Archive for July, 2017

Rotary sight lines

July 26, 2017

The State of Vermont has installed quite a few rotarys in the past few years, mostly because federal funding is available and we love that federal money.  The rotarys take intersections that were working just fine and make them more difficult to navigate.  This is due, in part, to the fact that they have very small diameters (because not much room was available). Larger rotaries work much better.

One of new rotarys, in Waterbury, has “pretty” plantings in the center.  I drive a sports car most of the time, and I sit low, so that those plantings make it very difficult to see oncoming traffic at the rotary.

I complained to the State, saying that sight lines needed to be assessed with an eye height of about 42 inches, so that people driving sports cars could see safely.  My guess was that most road crew personnel drive huge trucks, and do not consider what it is like to drive lower vehicles.

The first surprise was that the State does not maintain the rotary on a State highway; the town of Waterbury does.  Really?!?

The second, and more amazing surprise, was the following from the State:

“The main objective of a roundabout is to keep traffic moving at a very SLOW rate of speed. There are many factors utilized to make this happen. One of which is the inability to see through the roundabout. This tool forces our road users to only focus on their entrance/exit strategy. I’ve attached the exact language that dictates this standard.  In essence this strategy forces people to slow down and prevent serious crashes. Many studies have been conducted on crash data within a roundabout. All of which have concluded that the slow rate of speed and angle of traveling vehicle significantly reduce serious injuries.  Note that ISD=Intersection Sight Distance.

NCHRP 672 (Roundabout Guide, Second Edition) Section 6.2 which says: “…to provide no more than the minimum required ISD on each approach to the roundabout … excessive ISD can lead to higher vehicle speeds that reduce the safety of the intersection for all road users (motorists, bicyclists, pedestrians).  Landscaping within the central island is effective in restricting sight distance to the minimum requirements while creating a terminal vista on the approach to improve visibility of the central island.”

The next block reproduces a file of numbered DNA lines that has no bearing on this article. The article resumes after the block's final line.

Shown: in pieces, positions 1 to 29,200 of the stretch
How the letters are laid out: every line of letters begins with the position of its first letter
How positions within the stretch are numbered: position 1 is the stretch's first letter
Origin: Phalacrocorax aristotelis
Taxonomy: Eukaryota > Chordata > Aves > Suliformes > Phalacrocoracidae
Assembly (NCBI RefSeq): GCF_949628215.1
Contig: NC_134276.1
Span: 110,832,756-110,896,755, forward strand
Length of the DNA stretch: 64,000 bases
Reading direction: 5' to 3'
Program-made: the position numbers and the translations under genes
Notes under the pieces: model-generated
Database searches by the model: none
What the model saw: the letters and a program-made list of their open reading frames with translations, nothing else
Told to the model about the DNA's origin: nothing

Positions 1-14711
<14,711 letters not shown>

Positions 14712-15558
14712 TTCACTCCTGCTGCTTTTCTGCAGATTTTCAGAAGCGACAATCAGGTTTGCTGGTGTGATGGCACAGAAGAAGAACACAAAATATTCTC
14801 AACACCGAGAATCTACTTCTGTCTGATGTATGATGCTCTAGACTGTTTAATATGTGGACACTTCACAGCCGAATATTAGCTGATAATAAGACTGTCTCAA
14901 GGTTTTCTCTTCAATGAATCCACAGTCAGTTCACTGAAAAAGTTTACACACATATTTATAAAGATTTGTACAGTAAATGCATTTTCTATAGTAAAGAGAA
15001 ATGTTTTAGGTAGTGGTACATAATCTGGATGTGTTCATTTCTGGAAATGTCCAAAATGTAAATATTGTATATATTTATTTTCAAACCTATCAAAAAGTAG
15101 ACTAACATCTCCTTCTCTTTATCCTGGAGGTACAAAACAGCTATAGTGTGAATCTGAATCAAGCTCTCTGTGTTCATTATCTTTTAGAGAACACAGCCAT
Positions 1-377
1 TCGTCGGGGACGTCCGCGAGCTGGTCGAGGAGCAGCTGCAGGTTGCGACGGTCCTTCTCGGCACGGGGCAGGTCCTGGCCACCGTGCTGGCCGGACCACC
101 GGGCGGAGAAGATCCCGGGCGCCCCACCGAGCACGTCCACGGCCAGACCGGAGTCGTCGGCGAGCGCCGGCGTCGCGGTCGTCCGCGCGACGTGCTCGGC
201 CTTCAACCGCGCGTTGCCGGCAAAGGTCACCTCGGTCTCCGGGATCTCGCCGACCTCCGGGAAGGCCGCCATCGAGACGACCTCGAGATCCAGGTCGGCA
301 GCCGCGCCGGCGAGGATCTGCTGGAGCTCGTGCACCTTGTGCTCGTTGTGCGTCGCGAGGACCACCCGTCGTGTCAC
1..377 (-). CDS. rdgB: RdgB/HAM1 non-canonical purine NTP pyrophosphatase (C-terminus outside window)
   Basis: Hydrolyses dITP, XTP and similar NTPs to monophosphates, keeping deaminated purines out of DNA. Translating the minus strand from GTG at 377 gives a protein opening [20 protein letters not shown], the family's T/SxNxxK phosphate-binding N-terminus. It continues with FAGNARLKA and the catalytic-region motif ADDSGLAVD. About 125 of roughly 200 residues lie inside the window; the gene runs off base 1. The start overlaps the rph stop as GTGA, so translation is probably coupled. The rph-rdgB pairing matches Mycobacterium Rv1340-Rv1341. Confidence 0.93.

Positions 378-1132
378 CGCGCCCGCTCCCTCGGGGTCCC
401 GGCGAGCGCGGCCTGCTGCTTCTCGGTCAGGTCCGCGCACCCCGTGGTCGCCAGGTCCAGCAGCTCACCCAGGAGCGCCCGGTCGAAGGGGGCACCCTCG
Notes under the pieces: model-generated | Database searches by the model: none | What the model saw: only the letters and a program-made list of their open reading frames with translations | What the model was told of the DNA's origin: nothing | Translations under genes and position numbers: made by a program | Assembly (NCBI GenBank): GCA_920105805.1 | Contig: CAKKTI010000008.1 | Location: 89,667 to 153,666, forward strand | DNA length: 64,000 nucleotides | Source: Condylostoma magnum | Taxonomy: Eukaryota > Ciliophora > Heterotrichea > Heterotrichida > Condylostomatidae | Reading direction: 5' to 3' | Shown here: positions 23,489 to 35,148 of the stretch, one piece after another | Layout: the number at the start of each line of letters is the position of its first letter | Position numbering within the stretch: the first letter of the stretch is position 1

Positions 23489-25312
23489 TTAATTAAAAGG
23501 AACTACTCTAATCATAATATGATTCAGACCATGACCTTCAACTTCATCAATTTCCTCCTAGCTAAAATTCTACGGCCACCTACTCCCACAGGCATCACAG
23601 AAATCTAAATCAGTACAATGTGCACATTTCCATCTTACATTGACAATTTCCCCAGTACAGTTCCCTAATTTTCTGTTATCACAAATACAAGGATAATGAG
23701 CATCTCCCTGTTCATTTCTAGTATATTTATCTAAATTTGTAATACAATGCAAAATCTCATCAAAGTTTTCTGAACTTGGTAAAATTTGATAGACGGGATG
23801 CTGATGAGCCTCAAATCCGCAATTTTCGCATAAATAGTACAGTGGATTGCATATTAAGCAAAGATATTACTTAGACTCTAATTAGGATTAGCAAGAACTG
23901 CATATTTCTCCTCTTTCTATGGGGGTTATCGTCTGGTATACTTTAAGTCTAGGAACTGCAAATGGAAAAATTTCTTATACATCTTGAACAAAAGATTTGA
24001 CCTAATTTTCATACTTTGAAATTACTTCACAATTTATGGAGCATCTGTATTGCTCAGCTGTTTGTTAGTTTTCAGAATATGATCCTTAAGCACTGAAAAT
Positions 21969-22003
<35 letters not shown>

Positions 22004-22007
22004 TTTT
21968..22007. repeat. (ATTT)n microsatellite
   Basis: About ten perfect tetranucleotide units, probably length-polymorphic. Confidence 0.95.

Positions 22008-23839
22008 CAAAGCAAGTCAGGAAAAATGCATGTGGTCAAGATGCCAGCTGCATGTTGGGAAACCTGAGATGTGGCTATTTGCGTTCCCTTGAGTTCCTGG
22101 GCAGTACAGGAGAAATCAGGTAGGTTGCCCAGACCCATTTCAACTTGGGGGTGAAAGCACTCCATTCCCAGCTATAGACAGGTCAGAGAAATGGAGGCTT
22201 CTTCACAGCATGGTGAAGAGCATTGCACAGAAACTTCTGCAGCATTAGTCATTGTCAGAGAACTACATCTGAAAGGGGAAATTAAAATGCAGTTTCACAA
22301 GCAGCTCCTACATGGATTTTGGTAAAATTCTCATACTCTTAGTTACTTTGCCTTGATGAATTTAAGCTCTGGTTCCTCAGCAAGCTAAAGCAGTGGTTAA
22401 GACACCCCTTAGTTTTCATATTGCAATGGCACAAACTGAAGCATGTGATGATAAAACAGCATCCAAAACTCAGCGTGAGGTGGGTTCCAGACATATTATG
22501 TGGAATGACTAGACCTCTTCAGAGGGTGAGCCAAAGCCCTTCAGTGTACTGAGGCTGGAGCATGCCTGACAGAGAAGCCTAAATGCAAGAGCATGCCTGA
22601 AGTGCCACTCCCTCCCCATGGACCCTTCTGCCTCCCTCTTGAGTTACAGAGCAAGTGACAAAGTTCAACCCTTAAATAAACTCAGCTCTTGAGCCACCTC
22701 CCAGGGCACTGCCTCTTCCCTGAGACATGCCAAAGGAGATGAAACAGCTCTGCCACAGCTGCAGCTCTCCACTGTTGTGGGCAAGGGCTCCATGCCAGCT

So, the objective of a rotary is to prevent drivers from seeing oncoming traffic.  We spend so much time trying to ensure sight lines everywhere else, but here we give up on that notion?  It simply makes no sense at all.

First off, it they really want to eliminate sight lines, why not put up 10 foot walls around the center of the rotary?  No one does that, so the claim that they want to limit sight distance seems unfounded.

But, more importantly, the sight lines for truck drivers remains unimpeded.  They are only making it difficult for car drivers (especially sports cars) and not for the more dangerous vehicles (large trucks and buses).  So, dangerous vehicles drive faster, while cars drive slower.

Again, federal guidelines with bogus logic dictate local requirements.

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Federally mandated road signs are way too reflective

July 26, 2017

I live out in the middle of nowhere, with the nearest street light perhaps 5 miles away.  When I drive at night, the only illumination comes from my headlights, usually on high beam.

Over the past 5 or 10 years, new federal regulations have mandated that road signs be replaced with “newer and better” sign technology.  In particular, the signs are much more reflective (brighter) than the older ones.  This is not simply because an old and worn-out sign has been replaced by a newer one: the signs are designed to be much brighter.

When driving in a city, with lots of street lights, the brighter signs are useful, but out in the country, the new signs are dazzling.  They are too bright to be read (other than as a dazzling blob) and they make it very difficult to spot people or animals near the sight line of the signs.    They are unsafe.

This seems to be another example of stupid bureaucracy run amok.  What is good for the city is good for the country.  This is simply not true.

But the levels of bureaucracy that need to be penetrated to even get heard is beyond my level of stamina.  So, new signs will be installed in town this year, and they will not only be a huge waste of money, but they will make driving more difficult and dangerous.